It’s easy to believe in an Acadian Welcome when walking through the halls of Etoile de L’Acadie in Sydney, being that it is a French school. The Cheticamp-bred host facilitated the evening using both official languages, proving that some jokes are funny in either language. The music did not exclusively focus on Acadian or French traditions, as World, Celtic, and country influences permeated many performances.
The sprawling gymnasium of the school provided the setting for the show, with lights turned off save for the stage lighting and a lamp above sound engineer Trevor Turnbull’s mixer. It turned out to be a decent venue, with the festival cutting the room in half presumably with sound and sight lines in mind.
Cape Breton’s J.P. Cormier started the show, bringing along his warmth, humour and virtuoso acoustic guitar skills. He led the set off with, “the first song I learned to play”, titled Opihi Moe Moe. Cormier revealed the title’s meaning when he joked, “it’s Hawaiian for ‘Opihi Moe Moe’”. He followed with the original “Somewhere in the Back of My Heart”, leading an audience sing-along for the chorus. He finished off the set with a few more songs and closed by picking a traditional Scottish tune accompanied by pianist Susan MacLean with the Pellerin Brothers stepping along.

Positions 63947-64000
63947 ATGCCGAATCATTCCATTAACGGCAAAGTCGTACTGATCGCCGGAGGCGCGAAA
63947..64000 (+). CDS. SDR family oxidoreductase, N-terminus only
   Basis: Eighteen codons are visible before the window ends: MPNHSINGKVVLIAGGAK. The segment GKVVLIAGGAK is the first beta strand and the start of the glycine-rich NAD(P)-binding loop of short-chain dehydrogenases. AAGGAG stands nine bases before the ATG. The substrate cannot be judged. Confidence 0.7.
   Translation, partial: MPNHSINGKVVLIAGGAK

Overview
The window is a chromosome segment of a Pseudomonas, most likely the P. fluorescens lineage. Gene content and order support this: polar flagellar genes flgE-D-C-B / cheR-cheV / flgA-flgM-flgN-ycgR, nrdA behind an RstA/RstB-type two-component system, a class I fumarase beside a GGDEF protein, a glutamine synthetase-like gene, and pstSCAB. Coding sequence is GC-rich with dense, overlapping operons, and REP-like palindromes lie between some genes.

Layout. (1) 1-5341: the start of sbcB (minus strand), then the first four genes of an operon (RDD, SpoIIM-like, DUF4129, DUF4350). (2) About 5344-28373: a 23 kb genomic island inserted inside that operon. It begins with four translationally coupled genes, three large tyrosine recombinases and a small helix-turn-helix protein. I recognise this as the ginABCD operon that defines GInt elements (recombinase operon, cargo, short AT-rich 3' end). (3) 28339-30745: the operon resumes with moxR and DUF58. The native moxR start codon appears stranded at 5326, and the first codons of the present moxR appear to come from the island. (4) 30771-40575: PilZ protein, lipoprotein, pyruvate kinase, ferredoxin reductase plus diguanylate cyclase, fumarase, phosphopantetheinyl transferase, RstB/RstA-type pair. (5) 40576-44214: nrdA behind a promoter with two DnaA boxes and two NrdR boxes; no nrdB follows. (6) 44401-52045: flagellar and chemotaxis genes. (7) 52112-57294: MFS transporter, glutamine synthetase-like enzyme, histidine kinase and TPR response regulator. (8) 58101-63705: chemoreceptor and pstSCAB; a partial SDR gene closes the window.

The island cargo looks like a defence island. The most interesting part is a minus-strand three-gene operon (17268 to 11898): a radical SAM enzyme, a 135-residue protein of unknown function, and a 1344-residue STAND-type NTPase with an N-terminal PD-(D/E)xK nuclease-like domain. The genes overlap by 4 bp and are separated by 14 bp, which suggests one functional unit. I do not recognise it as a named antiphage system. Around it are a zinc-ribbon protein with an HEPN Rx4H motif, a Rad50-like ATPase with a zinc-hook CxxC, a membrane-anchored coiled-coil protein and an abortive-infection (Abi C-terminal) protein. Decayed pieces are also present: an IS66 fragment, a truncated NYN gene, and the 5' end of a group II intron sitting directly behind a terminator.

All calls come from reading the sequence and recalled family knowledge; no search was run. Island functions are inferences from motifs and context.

I would never have predicted that I would witness a man dancing on sand on a gymnasium stage accompanied by a Celtic harpist. Nic Gareiss, dancer from Michigan, and Maeve Gilchrist, harpist from Edinburgh, infuse both seemingly disparate specialties into a synchronistic performance. Both young artists are accomplished and respected worldwide for their individual crafts, and together they bring a wholly original infusion of dance and music at once enthralling and entertaining. The percussive steps and slides of the dance mixed with the harp’s intricate melodies unveil a full sound, as expressed through a Norwegian instrumental “Nordfjord Hallen” as well as Gilchrist original “City of the North”, to which Gilchrist adds her voice.
Following the intermission, which was assuredly needed to sweep sand from the stage, Christine and Sylvie Doucet of Cheticamp stepped along to tunes provided by John Pellerin on fiddle and Susan MacLean on keys. Bill Pellerin stepped along for a tune, followed by his brother speaking of the Cape Breton fiddle tradition that the brothers were raised in. He finished with a set of strathspeys and reels.
The final performance by De Temps Antan was replete with boisterous energy in the Quebecoise cultural tradition. Accordion, fiddle, mouth harp, guitar, and bouzouki were wielded by the three men who stomped, sang, played, and infected the Sydney audience with their joie-de-vivre. The group mixed traditional French songs and originals, switching between instruments with commanding skill. The show finale brought all performers back to the stage to play a rollicking set and sending the crowd home tapping their toes et tapez des mains.